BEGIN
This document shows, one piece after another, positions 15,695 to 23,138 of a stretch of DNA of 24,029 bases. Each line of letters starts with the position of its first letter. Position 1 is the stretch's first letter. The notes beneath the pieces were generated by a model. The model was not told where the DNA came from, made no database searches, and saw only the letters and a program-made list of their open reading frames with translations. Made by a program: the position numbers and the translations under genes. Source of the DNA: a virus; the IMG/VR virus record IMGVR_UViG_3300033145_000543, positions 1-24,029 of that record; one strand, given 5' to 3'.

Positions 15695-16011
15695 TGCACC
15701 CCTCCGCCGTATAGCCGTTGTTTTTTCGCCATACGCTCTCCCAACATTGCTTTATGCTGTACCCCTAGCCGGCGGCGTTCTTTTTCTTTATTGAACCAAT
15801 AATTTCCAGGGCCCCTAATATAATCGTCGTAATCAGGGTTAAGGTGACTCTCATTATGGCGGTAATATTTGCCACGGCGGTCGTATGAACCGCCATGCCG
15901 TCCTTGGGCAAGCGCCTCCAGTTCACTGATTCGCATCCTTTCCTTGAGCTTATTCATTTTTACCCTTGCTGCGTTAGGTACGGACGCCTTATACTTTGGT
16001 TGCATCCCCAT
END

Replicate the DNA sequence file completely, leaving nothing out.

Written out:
This document shows, one piece after another, positions 15,695 to 23,138 of a stretch of DNA of 24,029 bases. Each line of letters starts with the position of its first letter. Position 1 is the stretch's first letter. The notes beneath the pieces were generated by a model. The model was not told where the DNA came from, made no database searches, and saw only the letters and a program-made list of their open reading frames with translations. Made by a program: the position numbers and the translations under genes. Source of the DNA: a virus; the IMG/VR virus record IMGVR_UViG_3300033145_000543, positions 1-24,029 of that record; one strand, given 5' to 3'.

Positions 15695-16011
15695 TGCACC
15701 CCTCCGCCGTATAGCCGTTGTTTTTTCGCCATACGCTCTCCCAACATTGCTTTATGCTGTACCCCTAGCCGGCGGCGTTCTTTTTCTTTATTGAACCAAT
15801 AATTTCCAGGGCCCCTAATATAATCGTCGTAATCAGGGTTAAGGTGACTCTCATTATGGCGGTAATATTTGCCACGGCGGTCGTATGAACCGCCATGCCG
15901 TCCTTGGGCAAGCGCCTCCAGTTCACTGATTCGCATCCTTTCCTTGAGCTTATTCATTTTTACCCTTGCTGCGTTAGGTACGGACGCCTTATACTTTGGT
16001 TGCATCCCCAT